Exposing BLM’s Agenda-Driven K-12 Curriculum

February is Black History Month, and the push to inject Black Lives Matter curriculum into America’s K-12 schools is in high gear. In the fight for racial justice, the slogan “black lives matter” is a reasonable mantra that focusses on equality; creating a fair and inclusive society is indeed a very worthy goal.

But “Black Lives Matter” the activist organization with a registered political action committee is a different matter entirely. And it’s Black Lives Matter the political organization that is pushing an agenda-driven curriculum into America’s K-12 schools, an agenda that at times is not only racially polarizing, but one that calls for defunding police; disrupting the nuclear family; and replacing individualism and capitalism with an irresponsible brand of socialist globalism.

A closer look at the document “Black Lives Matter at School Week of Action Starter Kit” shows just how politically driven their curriculum is.  “In this era of mass incarceration, there is a school-to-prison-pipeline system that is more invested in locking up youth than unlocking their minds,” the introduction states. “That system uses harsh discipline policies that push Black students out of schools at disproportionate rates; denies students the right to learn about their own cultures and whitewashes the curriculum to exclude many of the struggles and contributions of Black people and other people of color; and is pushing out Black teachers from the schools in cities around the country.”

It’s this very irresponsible rhetoric that causes many educators to regard BLM more as a propaganda outfit than a genuine organization seeking to educate young people (here is a resource to push back against this rhetoric). To state that our school system “is more invested in locking up youth than unlocking their minds” is not only terribly irresponsible and untrue, but extremely demoralizing to the millions of hard-working educators around the country who have dedicated their lives to teaching children.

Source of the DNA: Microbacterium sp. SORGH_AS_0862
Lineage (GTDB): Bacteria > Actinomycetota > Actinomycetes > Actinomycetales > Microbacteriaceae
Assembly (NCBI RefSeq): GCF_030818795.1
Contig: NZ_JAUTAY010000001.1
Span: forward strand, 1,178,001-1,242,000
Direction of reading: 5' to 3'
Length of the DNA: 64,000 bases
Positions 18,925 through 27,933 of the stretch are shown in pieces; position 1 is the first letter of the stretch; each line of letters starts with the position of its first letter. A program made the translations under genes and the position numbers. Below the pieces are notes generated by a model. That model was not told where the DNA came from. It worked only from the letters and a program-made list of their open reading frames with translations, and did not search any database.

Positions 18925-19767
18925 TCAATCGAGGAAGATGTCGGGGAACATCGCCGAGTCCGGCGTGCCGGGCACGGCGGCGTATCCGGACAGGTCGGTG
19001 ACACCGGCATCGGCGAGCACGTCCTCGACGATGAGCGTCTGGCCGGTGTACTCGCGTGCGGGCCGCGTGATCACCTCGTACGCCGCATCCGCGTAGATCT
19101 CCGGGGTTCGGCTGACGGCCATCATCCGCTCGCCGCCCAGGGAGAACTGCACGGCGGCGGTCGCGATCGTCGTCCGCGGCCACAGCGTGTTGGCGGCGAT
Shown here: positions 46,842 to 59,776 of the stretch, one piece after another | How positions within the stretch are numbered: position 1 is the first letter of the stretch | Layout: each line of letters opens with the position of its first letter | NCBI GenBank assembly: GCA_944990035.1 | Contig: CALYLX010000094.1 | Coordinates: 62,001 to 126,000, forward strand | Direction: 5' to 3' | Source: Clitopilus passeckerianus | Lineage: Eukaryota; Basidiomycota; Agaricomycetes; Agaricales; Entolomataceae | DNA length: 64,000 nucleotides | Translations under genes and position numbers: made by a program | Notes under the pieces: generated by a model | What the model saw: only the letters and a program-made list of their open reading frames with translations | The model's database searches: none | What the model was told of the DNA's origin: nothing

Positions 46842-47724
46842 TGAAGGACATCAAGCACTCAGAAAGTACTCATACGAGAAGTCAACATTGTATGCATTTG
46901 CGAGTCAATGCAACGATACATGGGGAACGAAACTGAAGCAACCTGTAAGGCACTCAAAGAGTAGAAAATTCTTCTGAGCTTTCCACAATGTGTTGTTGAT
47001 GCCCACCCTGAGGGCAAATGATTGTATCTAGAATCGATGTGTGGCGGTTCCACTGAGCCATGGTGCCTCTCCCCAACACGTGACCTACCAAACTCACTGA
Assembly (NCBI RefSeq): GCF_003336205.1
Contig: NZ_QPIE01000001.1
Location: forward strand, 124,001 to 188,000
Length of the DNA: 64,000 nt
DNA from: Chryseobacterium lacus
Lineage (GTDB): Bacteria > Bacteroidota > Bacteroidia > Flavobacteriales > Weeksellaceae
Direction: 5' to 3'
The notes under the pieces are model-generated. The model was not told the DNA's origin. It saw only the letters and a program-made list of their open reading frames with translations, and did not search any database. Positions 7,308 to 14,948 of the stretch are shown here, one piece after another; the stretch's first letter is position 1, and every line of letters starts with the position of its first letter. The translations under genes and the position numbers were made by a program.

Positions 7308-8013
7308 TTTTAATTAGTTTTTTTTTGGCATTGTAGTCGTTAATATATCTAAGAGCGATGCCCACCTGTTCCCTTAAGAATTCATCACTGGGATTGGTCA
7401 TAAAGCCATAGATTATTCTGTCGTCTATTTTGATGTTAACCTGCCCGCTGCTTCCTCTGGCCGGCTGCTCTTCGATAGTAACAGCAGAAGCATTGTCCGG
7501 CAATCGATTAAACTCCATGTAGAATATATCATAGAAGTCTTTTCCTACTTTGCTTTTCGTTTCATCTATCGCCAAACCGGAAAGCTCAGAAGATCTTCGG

Likewise, the notion that black teachers are being “pushed out” from schools is ridiculous; in my 25 years as a teacher, I’ve witnessed a steady, collaborative effort to recruit teachers of color into America’s classrooms, not push them out. And yet BLM feels the need to use this propagandistic, inflammatory language, when simply calling for cooperation is all that is needed. 

The so-called “demands” BLM is pushing for is also concerning. One demand is to end “Black Teacher Pushouts.” According to BLM, “Racist policies in schools and biased skills exams eliminate Black and Brown teaching candidates.” The National Center for Education Statistics show that Black teachers make up about 8 percent of America’s teaching force, while being 13 percent of the population. And although this is slightly disproportionate, the disparity has more to do with career interest than it does with so-called “biased skills exams.” Again, over the past 20 years, America’s educational system -- at both the university and K-12 level -- have done all they could to recruit, train, and retain teachers of color.   

 Yet BLM’s “School Week of Action Starter Kit” states:

The elimination of Black teachers is an aggressive push towards homogenizing education in America, creating the School to Prison Pipeline, and honoring the pervasive system of racism from which our country gains its roots...  Our Black Teachers need our support and deserve to no longer be abandoned.

This is shameful rhetoric, to put it lightly.